March 31, 2017

Richard Sclove on technology and social reform




"Technology is not the cause of social ills, but it contributes to all of them. To continue to neglect technologies' broad social dimensions virtually guarantees that we will remain ineffectual in addressing our deepest social problems and sources of personal malaise. It will not do, moreover, to imagine that other kinds of social reforms — be they conservative or radical — must precede significant reform in the technological domain, such that we must 'First transform society, then tackle technology.' That refrain overlooks ways that existing technologies help constitute the present social order and so constrain social transformation. Until technological concerns are fully integrated into programs of social transformation, such programs will be stunted or abortive."
                                                  Richard Sclove*









From Democracy and Technology   






Edward Abbey on the ideology of growth





"Growth for the sake of growth is the ideology of the cancer cell."

                                                               Edward Abbey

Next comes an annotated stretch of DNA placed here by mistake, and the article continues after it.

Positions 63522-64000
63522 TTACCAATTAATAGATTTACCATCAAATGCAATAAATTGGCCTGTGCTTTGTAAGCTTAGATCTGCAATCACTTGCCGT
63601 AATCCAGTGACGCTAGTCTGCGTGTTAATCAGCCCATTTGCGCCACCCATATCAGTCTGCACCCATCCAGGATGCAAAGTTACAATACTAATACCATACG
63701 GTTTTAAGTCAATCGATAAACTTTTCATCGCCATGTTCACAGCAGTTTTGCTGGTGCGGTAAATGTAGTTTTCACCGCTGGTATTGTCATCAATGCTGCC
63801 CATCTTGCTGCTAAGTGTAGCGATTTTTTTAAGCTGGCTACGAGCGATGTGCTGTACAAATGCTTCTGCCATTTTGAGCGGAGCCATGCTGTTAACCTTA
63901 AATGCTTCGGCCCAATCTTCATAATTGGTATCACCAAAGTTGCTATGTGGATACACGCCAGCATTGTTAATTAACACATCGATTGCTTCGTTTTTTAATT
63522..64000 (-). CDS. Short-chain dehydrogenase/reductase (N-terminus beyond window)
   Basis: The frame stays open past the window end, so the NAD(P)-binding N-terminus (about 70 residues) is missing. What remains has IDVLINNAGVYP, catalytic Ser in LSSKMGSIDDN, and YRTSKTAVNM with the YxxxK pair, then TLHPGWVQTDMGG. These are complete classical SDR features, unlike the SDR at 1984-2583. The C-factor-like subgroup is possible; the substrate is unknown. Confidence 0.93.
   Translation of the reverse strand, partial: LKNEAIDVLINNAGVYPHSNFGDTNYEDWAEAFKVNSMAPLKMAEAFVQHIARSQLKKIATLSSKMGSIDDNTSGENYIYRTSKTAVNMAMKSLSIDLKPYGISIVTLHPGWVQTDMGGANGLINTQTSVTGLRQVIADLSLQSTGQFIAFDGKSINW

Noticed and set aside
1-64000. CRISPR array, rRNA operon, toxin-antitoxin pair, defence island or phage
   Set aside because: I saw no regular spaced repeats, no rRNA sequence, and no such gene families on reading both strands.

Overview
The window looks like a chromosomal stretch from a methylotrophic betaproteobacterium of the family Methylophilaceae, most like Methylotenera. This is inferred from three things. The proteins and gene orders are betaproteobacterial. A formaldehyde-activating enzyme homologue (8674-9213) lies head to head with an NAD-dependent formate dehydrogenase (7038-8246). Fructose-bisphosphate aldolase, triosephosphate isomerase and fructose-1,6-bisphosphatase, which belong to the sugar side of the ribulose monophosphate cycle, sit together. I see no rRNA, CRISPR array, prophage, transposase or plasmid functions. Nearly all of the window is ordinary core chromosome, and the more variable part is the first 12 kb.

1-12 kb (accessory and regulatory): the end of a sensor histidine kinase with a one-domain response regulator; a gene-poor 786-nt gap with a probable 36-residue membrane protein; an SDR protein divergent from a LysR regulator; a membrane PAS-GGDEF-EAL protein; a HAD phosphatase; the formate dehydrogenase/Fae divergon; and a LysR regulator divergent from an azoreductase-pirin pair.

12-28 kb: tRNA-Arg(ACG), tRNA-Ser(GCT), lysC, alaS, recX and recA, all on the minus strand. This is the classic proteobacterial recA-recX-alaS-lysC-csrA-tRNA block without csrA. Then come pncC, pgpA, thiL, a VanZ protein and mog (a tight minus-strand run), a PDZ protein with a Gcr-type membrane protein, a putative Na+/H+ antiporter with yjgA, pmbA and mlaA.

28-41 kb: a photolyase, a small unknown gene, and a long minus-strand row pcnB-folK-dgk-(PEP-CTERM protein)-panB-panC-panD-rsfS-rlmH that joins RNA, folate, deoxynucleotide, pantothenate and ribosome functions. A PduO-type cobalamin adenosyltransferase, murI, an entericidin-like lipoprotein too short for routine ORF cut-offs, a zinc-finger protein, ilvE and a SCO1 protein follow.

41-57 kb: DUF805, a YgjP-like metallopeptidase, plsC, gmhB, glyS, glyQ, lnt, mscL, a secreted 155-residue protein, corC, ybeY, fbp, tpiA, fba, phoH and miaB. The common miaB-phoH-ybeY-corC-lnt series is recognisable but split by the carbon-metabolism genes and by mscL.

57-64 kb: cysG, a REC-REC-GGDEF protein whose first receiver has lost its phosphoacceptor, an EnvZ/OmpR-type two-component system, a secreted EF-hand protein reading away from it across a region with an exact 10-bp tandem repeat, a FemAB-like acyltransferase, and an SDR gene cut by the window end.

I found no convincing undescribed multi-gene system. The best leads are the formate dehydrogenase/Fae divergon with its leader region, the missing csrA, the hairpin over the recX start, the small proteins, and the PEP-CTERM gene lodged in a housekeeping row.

March 23, 2017

On Uber Aggression




uber, dictionary.com:

adverb
1. having the specified property to an extreme or excessive degree

adjective
2. designating a person or thing that exceeds the norms or limits of its kind or class

It's no secret that Uber is having a very bad time of it lately. Embarrassing reports of internal sexual harassment, a software program designed to circumvent the law, a lawsuit over stolen corporate secrets, a viral video of the CEO berating one of his drivers, etcetera, etcetera.

It's also no secret that these incidents are byproducts of a self-consciously aggressive business philosophy that's played no small part in the company's phenomenal success. The saying goes that when it comes to following the rules, Uber would rather ask for forgiveness than for permission.

Jeff Jones
Travis Kalanick













As well known as Uber's modus operandi may be, the resignation statement released Sunday by the company's president, Jeff Jones, still stunned. “It is now clear," he said, "that the beliefs and approach to leadership that have guided my career are inconsistent with what I saw and experienced at Uber, and I can no longer continue as president of the ride-sharing business." 

It's not often that a corporate president suggests he's leaving a company — less than a year after joining it — because he finds it an unredeemable ethical sinkhole. Presumably the nasty run of negative news stories had something to do with Jones' decision; nonetheless his valediction cries out for elaboration. Customers and potential stockholders deserve to know what, exactly, he was talking about.

In any event, it's important to note that the business practices fostered by Uber co-founder and CEO Travis Kalanick differ from those employed by any number of leading companies more in degree than in kind. Indeed, Uber's take-no-prisoners style and its consequences tell us a lot about the character of technology and those who seek to exploit it.